Reproductive Health Care: Same Story, New Target

Fallout from the 84th Texas legislative session

Whole Woman's Health founder Amy Hagstrom Miller (photo by John Anderson)

As if the notoriously anti-choice Legislature had anything left to destroy after eviscerating both women's health care funding and abortion access over the past two sessions, they somehow managed to chip away at reproductive rights even further. In their perennial quest to make abortion "a thing of the past" GOP lawmakers this session turned to dramatically restricting abortion access for abused and neglected minors – and they did so without exemptions for survivors of rape or incest.

House Bill 3994 by Rep. Geanie Morrison, R-Vic­toria (sponsored in the Senate by Charles Perry, R-Lubbock) poses hurdles to judicial bypass – the legal process by which a teenager averts parental consent (due to the threat of physical, sexual, or emotional abuse) to undergo abortion by securing permission from a judge. Among other changes, HB 3994 increases the burden of proof of abuse, limits where a minor may obtain the bypass, and extends the time frame in which a judge must rule. While pro-choice Democrats strove to alleviate the increased burden for minors with a series of compassionate and commonsense amendments, Republicans ricocheted each one out of sight. The bill – which is expected to be hit with a lawsuit from opponents – now moves to Gov. Greg Abbott's desk.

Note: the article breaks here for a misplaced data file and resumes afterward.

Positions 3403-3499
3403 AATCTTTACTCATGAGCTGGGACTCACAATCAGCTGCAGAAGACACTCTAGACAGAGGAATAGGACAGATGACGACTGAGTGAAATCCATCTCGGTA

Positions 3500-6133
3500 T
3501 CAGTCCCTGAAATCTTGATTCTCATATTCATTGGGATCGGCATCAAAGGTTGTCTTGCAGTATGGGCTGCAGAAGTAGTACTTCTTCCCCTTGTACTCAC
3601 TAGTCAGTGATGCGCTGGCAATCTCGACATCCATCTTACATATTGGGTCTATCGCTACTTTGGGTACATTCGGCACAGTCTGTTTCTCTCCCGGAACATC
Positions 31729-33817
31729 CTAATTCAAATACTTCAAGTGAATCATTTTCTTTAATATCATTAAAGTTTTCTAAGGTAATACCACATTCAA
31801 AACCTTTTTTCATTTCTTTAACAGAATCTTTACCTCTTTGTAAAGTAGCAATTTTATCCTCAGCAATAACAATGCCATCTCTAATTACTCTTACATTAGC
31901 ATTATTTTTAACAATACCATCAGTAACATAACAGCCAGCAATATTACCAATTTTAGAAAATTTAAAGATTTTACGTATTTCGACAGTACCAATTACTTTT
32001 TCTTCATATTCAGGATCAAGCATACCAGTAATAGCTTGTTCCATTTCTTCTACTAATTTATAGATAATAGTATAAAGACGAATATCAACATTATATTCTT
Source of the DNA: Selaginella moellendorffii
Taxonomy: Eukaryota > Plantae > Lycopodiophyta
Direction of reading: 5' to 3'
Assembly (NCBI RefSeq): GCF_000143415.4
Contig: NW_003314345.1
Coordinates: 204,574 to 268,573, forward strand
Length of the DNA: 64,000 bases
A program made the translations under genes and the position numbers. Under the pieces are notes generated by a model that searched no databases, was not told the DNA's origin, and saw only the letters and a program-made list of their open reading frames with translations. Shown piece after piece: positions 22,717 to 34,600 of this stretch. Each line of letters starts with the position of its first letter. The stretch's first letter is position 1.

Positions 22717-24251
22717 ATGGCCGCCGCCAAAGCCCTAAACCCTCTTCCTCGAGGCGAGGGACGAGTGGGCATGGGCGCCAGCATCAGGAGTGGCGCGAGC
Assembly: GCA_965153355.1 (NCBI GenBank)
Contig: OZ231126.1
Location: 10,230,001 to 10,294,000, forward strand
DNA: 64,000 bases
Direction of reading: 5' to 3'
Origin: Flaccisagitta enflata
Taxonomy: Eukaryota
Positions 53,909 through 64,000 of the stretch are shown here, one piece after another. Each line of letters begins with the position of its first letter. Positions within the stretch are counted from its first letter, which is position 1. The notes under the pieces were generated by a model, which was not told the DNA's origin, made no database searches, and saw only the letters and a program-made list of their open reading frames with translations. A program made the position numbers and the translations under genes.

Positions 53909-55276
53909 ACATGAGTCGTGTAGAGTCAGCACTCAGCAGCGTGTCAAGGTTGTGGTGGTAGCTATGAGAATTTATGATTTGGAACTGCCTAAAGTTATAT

Conservative budget writers also succeeded in booting out Planned Parenthood from a breast and cervical cancer screening program, with the explicit intention of hurting the abortion care provider: Even though it keeps its abortion services wholly separate, the thousands of women who have used the provider for livesaving care will now be turned away.

However, there were some bright notes of pro-choice victory: SB 575, which would have banned health insurance plans from covering abortion care, eventually died due to Repub­lican infighting. Likewise, a measure that would have allowed legal representation for fetuses died. Other attempts to erode health care – such as an amendment slipped into an unrelated bill in the 11th hour by Rep. Matt Schaefer, R-Tyler, that would bar women from obtaining abortion in cases of fetal abnormality, and a move from Rep. Stuart Spitzer, R-Kaufman, to divert HIV prevention funds to abstinence education – faltered in the end.

Encapsulating the sexism women of the 84th session saw, Rep. Jessica Farrar, D-Houston, said on the House floor in April, "I won't even go into the level of misogyny I have experienced this session, particularly worse than in any other session."

On the overall health care front, Texas once again failed to make any substantial traction in expanding Medicaid under the Affordable Care Act (despite early rumblings from Abbott), leaving behind an estimated 1 million Texans stuck in the "coverage gap." And plans to consolidate the state's health agencies into one "mega agency" were scaled back after a high-profile contracting scandal plagued the department; under SB 200 three, instead of five, of the state's health-related agencies (the Health and Human Services Commission, and the Departments of Aging and Disability Ser­vices, and Assistive and Rehab­ili­tative Services) are slated to become one by 2017. The bill also creates an advisory committee to offer recommendations on the proposed consolidation of the state's women's health programs.

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abortion rights, reproductive rights

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